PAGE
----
The fixatives used in TEM generally comprise a fixing agent in buffer (to maintain pH) and, if necessary, with various additives to control osmolarity and ionic composition. Other factors that affect fixation include fixative concentration and temperature, and the duration of fixation. The standard protocol involves primary fixation with an aldehyde (usually glutaraldehyde) to stabilize proteins, followed by secondary fixation in osmium tetroxide to retain lipids (Hayat 1981).


Fixatives are normally buffered within the range of pH 7.2–7.6 (Robinson & Gray 1996). Ideally the osmolarity and ionic composition of the buffer should mimic that of the tissue being fixed. In general practice this is not a major requirement but, if required, 300–330 mOsm (the osmolarity equivalent to that of plasma or slightly hypertonic) is suitable for most circumstances. Non-ionic molecules such as glucose, sucrose or dextran are used to adjust tonicity as these will not influence the ionic constitution of the buffer. The addition of various salts, particularly calcium and magnesium, is thought to improve tissue preservation, possibly by stabilizing membranes (Hayat 1981). This is unlikely to have a major effect in routine diagnostic applications.

Phosphate buffers

Phosphate buffers (Gomori 1955) have the disadvantage of being good growth media for molds and other microorganisms. Additionally, most metal ions form insoluble phosphates, which restricts the use of this buffer (the phosphates of sodium, potassium and ammonium are soluble). Nevertheless, phosphate buffers are the buffer of choice as they are non-toxic and work well with most tissues.

Alternative buffers

Other buffers that have been recommended for use in TEM include cacodylate (Plumel 1948; Sabatini et al. 1963), HEPES (N-2-hydroxyethylpiperazine-N′-2-ethanesulfonic acid), MOPS (3-(N-morpholino) propanesulfonic acid) and PIPES (piperazine-N,N′– bis2-ethanesulfonic acid) (Good et al. 1966; Good & Izawa 1972; Massie et al. 1972; Salema & Brandão 1973; Ferguson et al. 1980).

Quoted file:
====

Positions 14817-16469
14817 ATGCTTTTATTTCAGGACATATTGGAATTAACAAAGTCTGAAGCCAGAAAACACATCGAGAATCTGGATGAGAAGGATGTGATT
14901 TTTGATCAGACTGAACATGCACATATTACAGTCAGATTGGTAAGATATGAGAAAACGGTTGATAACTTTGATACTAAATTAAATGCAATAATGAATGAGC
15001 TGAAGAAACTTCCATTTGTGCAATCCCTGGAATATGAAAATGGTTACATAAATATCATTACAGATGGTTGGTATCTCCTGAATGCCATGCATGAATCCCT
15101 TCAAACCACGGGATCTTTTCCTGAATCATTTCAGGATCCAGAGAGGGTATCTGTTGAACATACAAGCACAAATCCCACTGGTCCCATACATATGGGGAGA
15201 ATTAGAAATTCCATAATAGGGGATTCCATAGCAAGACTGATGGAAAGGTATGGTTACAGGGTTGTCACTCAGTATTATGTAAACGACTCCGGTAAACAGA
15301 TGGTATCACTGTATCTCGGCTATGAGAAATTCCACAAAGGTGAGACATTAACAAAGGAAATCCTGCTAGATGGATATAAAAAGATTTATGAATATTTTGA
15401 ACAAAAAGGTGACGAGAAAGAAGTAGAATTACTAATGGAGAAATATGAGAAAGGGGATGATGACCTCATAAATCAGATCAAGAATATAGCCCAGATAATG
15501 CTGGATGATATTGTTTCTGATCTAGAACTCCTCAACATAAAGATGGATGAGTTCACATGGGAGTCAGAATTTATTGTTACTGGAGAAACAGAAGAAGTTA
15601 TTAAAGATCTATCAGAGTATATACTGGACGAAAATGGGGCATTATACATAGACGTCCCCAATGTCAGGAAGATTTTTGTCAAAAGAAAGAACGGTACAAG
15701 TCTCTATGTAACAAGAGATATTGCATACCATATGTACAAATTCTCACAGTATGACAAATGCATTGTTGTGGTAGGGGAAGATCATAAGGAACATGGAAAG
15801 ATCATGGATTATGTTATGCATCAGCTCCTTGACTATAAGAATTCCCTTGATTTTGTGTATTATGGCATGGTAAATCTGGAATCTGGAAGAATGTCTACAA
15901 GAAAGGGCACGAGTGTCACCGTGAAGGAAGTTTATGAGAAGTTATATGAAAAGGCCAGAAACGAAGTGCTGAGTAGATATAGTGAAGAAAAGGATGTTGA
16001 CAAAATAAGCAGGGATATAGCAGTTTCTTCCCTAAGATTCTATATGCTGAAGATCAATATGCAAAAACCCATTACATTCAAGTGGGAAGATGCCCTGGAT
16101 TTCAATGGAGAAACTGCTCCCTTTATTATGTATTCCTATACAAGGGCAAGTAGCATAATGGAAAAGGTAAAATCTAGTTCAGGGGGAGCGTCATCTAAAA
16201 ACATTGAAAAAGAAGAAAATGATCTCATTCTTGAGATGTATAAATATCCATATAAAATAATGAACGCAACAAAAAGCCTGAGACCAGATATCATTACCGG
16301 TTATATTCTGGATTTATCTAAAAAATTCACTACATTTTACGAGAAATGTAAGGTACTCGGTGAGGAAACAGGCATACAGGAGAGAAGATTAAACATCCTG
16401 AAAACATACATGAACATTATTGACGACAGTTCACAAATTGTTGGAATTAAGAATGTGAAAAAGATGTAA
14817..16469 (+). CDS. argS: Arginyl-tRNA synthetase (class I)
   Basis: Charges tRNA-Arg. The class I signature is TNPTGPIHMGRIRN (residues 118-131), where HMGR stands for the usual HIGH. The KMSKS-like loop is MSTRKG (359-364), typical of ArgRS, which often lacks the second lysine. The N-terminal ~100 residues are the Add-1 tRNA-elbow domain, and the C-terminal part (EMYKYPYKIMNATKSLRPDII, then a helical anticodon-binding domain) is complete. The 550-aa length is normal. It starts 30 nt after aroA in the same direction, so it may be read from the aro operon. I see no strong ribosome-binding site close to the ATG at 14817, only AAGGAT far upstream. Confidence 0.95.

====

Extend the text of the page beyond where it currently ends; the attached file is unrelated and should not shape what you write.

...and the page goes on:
Aldehyde fixatives

Osmium tetroxide

The use of osmium tetroxide fixation to preserve lipids is fundamental to electron microscopy (Palade 1952; Millonig & Marinozzi 1968). While primary fixation in osmium tetroxide is effective, its extremely slow penetration rate can give rise to autolytic changes. For this reason osmium tetroxide is almost always used as a secondary fixative (termed ‘post-fixation’) after primary fixation in aldehyde. The penetration rate of osmium tetroxide is also higher in stabilized tissue, such that immersion for 60–90 minutes is usually sufficient for most specimens.

Osmium tetroxide is usually supplied in crystalline form sealed in glass ampoules. Extreme care should be exercised when preparing this material and gloves and eye protection should always be worn. It is essential to only handle osmium tetroxide in a fume-hood, as the vapor will also fix tissue.

Specimens fixed in aldehyde solutions should be washed thoroughly in buffer before post-fixation in osmium tetroxide to prevent interaction between the fixatives which can cause precipitation of reduced osmium. Osmium tetroxide can be prepared as an aqueous solution, although it can also be made in the same buffer used to prepare the primary fixative. Osmium tetroxide should be avoided if electron immunogold labeling studies are to be performed, as it has the potential to alter significantly protein structure, rendering antigenic determinants unreactive.